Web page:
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Computational Biology and Population Genomics - CoBiG2

Isabel Marques

Past Recent Members

Evolution Isolation mechanisms Hybridization Plant speciation Polyploidy

I received a Ph.D. in Evolutionary Biology from the University of Lisbon in 2010 and I am currently working in the Computational Biology and Population Genomics Group CoBiG2 of cE3c. Understanding how biological diversity has evolved is a question that has greatly influenced the development of my career. Because evolutionary questions are usually quite complex, I generally apply multidisciplinary approaches seeking state-of-art methodologies (e.g., modeling, crossing/pollination programmes, genetics and lately ‘Omic’ tools) to make inferences about the evolution of lineages, and most especially on the roles of hybridization and polyploidy on species diversification and extinction.

I have collaborations in multiple countries, including Australia, Brazil, Canada, Ecuador, Mexico, Russia, Spain, UK and USA, where I am currently involved in the training of students. I am also on the Editorial Board of two International Journals (International Journal of Agronomy and Mediterranean Botany).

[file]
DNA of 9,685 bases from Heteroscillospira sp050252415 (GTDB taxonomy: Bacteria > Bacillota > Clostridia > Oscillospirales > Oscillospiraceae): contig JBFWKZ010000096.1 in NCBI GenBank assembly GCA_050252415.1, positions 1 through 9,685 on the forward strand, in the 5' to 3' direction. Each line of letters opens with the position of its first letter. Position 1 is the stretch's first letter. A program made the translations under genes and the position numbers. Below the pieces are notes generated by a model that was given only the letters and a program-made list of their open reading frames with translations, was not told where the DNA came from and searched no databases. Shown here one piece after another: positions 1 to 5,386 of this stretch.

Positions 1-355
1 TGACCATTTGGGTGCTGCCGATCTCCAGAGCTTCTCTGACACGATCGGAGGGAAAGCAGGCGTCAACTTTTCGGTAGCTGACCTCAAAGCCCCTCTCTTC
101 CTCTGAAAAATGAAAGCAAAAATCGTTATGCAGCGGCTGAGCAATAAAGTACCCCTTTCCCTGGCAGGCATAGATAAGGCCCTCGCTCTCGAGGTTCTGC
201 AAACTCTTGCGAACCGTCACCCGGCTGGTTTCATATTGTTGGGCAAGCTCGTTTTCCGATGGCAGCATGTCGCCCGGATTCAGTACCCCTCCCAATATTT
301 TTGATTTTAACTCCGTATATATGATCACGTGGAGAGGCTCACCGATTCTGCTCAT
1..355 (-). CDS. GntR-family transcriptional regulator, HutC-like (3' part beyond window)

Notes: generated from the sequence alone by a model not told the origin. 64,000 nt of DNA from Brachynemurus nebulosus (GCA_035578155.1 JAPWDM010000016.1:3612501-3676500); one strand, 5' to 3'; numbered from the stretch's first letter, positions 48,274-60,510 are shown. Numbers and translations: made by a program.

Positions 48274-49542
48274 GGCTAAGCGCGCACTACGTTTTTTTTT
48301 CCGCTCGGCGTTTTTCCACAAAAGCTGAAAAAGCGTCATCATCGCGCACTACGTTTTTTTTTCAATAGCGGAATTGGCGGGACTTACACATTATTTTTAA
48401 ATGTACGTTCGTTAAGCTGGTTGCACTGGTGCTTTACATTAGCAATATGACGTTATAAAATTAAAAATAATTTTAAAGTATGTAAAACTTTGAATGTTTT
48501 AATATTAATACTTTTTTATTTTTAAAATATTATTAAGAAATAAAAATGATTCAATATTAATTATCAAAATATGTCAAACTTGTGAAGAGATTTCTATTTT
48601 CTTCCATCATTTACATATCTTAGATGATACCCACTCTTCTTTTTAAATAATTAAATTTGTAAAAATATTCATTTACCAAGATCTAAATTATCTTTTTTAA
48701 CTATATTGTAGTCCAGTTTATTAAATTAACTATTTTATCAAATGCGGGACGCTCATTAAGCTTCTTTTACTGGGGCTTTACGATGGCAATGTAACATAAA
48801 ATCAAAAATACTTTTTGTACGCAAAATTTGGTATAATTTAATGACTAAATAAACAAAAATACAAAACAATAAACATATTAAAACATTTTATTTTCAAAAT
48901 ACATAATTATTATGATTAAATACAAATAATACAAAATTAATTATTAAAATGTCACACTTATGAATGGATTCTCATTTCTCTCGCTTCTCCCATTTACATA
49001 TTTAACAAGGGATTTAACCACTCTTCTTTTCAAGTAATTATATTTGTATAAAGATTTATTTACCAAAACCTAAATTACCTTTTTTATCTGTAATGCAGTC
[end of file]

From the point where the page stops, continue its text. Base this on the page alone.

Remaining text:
My interests span across species biology (structure, function, diversity, genetics, evolution, systematics) including all levels of organization (molecular to ecosystem) and all plant groups and allied organisms (cyanobacteria, algae, fungi, and lichens). Plants have changed our World since they first appear. The origin of plants led to crucial changes in the environment initiating the conditions necessary to the development of other organisms while progressively adapting to extreme conditions. They have, therefore, a set of unique skills that we need to unlock to allow our own survival in the future, a goal that I intend to persecute in the next years.

For more information on my research and on past and current collaborations see:


ERRO 401

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